Prof. Sissel McCarthy and her MEDIA 211 class last Fall 2018 with guest speaker Eric Umansky, deputy managing editor or ProPublica.
EDITOR’S NOTE: Hunter Journalism introduces this new “Class Closeup” feature, beginning with News Literacy (MEDIA 211), in order to explore the wide variety of courses offered by the program. Watch in the future for stories on our new digital journalism courses, our TV, radio and writing courses, as well as our revamped approaches to the required Reporting & Writing 1 and 2 production courses.
Students can now satisfy a CUNY Common Core and become more news literate this fall.
Journalism’s MEDIA 211, also known as “News Literacy in a Digital Age,” has been designated the fourth class that Hunter students can use to fulfill the CUNY Common Core English Composition 2 requirement.
In the course, students learn how to evaluate news stories on any platform for credibility and reliability, and then to write a series of personal reflections, essays and a research paper applying those skills.
The first essay is a personal reflection on a mandatory news blackout during which students avoid consuming any news and social media for 48 hours. They also write a research paper where they use concepts learned in the class to reach an informed opinion on an issue in the news
As the writing in this class is more academic than journalistic, Professor Sissel McCarthy, who developed the Hunter course, strongly encourages students to take it not only because it fulfills a core requirement, but also because of the importance of news literacy more broadly.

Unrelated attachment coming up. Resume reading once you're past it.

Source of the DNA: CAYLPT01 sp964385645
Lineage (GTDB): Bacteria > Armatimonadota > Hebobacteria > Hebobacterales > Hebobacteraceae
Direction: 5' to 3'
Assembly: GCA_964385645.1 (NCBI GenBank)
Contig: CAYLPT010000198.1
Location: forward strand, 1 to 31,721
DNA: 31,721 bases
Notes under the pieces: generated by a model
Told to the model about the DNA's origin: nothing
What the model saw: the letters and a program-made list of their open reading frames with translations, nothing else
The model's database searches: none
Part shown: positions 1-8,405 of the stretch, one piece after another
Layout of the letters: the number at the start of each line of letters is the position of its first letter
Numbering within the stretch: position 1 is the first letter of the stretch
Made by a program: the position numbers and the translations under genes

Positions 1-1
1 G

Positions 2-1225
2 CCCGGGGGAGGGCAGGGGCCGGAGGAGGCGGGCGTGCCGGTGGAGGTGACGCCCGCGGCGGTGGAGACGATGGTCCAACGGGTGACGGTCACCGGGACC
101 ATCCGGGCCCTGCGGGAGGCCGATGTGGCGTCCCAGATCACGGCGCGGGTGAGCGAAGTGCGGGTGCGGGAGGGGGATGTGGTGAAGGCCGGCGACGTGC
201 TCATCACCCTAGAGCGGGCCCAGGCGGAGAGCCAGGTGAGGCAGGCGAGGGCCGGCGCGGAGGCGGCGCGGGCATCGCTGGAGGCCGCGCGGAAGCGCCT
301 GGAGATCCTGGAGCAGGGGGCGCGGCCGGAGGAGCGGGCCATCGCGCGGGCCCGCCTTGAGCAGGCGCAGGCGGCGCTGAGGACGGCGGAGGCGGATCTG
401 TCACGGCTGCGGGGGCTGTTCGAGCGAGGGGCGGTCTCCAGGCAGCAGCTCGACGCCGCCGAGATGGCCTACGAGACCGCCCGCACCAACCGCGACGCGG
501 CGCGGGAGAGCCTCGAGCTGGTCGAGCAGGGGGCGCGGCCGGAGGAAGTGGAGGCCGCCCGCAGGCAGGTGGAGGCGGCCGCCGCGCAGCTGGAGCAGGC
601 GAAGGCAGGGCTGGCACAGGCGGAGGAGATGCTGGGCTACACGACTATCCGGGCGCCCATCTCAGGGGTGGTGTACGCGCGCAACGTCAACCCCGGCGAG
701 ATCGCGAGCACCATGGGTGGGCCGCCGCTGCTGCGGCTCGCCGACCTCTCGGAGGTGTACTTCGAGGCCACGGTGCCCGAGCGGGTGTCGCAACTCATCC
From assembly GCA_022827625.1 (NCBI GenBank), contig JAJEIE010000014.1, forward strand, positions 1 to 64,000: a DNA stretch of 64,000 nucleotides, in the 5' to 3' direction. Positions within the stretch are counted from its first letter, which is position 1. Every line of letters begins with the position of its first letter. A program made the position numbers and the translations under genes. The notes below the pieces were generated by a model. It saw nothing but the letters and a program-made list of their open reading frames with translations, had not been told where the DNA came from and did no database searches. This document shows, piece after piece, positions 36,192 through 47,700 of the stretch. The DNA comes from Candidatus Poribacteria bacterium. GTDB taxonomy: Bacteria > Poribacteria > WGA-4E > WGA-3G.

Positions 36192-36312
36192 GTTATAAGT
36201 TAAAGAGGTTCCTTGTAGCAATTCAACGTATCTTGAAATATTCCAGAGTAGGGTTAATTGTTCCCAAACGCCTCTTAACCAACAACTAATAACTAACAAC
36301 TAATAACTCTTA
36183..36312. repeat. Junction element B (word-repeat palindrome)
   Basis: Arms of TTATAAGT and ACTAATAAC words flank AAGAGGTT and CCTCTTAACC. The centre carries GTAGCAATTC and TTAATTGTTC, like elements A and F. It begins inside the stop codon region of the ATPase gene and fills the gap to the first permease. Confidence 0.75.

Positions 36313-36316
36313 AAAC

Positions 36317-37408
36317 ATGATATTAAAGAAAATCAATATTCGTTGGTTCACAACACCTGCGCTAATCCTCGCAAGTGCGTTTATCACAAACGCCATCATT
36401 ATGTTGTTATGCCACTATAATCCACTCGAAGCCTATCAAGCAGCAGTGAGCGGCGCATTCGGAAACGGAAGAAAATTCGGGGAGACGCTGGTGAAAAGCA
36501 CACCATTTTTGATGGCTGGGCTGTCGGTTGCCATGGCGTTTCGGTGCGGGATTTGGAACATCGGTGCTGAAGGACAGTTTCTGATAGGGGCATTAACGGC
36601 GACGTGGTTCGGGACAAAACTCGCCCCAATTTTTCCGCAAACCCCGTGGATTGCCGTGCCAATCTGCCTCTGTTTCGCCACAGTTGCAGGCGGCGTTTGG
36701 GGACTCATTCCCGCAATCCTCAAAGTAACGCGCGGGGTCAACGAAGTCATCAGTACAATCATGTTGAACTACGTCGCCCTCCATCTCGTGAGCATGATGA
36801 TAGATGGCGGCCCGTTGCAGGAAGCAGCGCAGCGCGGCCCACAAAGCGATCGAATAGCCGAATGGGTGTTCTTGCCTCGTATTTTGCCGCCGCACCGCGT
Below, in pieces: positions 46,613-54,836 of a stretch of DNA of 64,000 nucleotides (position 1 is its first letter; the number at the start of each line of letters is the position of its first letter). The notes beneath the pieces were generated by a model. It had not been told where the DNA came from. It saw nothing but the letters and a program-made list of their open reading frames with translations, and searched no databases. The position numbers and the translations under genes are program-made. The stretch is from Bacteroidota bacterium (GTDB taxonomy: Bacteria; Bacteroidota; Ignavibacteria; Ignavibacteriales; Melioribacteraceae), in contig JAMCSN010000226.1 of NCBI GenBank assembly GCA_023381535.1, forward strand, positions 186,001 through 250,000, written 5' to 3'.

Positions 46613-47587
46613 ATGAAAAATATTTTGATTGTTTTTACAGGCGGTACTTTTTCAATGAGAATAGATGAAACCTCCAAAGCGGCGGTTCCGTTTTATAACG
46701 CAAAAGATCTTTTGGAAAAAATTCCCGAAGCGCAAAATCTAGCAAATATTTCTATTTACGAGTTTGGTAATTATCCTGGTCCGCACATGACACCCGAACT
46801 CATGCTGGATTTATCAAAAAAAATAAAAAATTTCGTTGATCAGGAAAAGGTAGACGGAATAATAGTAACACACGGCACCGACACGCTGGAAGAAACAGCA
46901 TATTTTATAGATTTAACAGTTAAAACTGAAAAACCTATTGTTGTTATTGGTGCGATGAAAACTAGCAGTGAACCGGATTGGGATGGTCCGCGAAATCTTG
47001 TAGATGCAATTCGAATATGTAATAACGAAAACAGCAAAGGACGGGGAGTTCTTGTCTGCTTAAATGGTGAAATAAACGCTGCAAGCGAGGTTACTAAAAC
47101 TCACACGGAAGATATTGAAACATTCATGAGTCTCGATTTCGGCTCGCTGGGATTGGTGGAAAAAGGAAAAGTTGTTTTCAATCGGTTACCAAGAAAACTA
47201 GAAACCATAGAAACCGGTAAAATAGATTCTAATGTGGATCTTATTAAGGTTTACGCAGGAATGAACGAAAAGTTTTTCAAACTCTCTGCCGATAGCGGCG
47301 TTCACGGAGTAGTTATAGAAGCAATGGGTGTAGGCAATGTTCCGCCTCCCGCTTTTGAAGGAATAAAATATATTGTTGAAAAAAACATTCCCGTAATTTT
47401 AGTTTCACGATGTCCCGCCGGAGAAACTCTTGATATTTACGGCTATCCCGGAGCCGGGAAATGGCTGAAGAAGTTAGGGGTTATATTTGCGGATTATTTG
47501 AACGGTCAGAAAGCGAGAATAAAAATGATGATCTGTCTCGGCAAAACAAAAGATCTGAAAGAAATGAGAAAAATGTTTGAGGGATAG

“The class teaches students how to become more critical news consumers by really teaching them what good journalism looks like,” McCarthy said.
“In this day and age, with so-called fake news all over the internet, it is vital to identify what is credible news versus what isn’t,” she added.
Professor Stephen Daly, a journalist and adjunct who began teaching the News Literacy course this spring, emphasized the important skill set that students learn from taking MEDIA 211.
“I think the course is essential, not just for journalism students but for any thoughtful citizen,” Daly said, “The amount of bogus news coming through social media channels is so large that it’s crucial to have tools for deciding what’s reliable and what’s not.”
For next fall, the class will meet on Thursdays at 4:10-5:25 p.m. for lectures led by McCarthy. That session will be accompanied by a lab where students can work on their writing and apply what they learn from the lectures. These lab sessions will be led by McCarthy and adjunct professors Daly, David Alm or Coralie Carlson.